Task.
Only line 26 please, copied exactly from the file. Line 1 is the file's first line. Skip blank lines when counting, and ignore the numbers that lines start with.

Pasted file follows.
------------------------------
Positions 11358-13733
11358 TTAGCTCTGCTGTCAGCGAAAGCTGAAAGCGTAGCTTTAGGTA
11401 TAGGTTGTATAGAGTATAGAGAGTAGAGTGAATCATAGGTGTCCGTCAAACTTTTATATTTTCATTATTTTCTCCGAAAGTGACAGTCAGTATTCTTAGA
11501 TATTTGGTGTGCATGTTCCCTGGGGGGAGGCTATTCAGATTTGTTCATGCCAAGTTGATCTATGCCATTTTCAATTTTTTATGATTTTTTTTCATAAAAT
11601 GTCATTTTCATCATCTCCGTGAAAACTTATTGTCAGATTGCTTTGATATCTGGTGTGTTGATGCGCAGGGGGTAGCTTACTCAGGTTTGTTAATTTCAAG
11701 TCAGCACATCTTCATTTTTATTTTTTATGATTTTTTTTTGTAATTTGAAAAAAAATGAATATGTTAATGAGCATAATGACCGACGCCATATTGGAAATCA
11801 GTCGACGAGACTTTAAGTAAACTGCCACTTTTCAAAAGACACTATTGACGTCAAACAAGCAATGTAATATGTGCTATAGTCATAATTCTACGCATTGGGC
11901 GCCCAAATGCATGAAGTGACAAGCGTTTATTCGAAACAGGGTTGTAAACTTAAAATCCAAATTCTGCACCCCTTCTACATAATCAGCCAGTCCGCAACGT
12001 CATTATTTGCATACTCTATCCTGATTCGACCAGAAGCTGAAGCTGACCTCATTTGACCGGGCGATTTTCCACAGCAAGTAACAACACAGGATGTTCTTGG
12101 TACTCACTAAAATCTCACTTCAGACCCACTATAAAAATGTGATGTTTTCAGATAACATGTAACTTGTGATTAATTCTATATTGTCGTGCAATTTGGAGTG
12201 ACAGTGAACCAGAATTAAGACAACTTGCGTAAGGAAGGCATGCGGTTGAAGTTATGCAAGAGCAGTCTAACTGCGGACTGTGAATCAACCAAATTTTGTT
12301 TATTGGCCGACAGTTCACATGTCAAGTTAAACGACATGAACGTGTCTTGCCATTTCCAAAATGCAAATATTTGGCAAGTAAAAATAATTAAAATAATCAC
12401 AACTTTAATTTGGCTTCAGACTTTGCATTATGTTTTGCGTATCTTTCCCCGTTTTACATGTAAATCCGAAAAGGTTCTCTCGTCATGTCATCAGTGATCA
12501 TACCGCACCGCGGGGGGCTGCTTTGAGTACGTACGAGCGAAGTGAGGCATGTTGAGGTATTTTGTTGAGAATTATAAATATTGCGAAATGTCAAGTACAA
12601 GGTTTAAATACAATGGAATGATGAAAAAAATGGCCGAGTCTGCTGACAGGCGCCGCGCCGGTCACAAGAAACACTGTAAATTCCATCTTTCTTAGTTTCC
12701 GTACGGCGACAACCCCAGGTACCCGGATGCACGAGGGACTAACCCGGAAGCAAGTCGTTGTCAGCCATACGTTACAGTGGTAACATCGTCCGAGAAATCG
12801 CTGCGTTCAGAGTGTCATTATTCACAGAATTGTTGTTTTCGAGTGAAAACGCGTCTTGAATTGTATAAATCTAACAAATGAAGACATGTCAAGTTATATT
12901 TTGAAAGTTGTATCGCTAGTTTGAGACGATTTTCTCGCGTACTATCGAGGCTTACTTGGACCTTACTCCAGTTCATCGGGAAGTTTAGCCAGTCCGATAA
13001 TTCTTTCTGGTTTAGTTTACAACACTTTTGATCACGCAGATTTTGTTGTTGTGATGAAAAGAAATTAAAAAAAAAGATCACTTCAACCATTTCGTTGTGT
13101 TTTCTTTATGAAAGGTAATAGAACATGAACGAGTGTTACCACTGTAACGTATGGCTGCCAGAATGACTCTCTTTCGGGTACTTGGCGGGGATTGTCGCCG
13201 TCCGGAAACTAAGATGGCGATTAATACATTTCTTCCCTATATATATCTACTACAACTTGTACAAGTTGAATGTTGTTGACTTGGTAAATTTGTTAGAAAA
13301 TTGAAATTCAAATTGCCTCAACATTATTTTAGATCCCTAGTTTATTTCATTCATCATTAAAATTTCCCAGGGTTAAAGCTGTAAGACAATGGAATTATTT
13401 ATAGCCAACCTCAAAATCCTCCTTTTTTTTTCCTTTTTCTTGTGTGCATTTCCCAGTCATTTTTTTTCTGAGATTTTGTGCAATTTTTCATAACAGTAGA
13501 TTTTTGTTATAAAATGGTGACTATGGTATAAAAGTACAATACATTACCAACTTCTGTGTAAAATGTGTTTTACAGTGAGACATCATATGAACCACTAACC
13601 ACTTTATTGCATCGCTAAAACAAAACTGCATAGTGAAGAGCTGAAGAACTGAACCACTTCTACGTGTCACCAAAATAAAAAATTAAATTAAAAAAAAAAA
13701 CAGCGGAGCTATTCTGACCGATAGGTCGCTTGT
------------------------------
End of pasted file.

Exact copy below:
13701 CAGCGGAGCTATTCTGACCGATAGGTCGCTTGT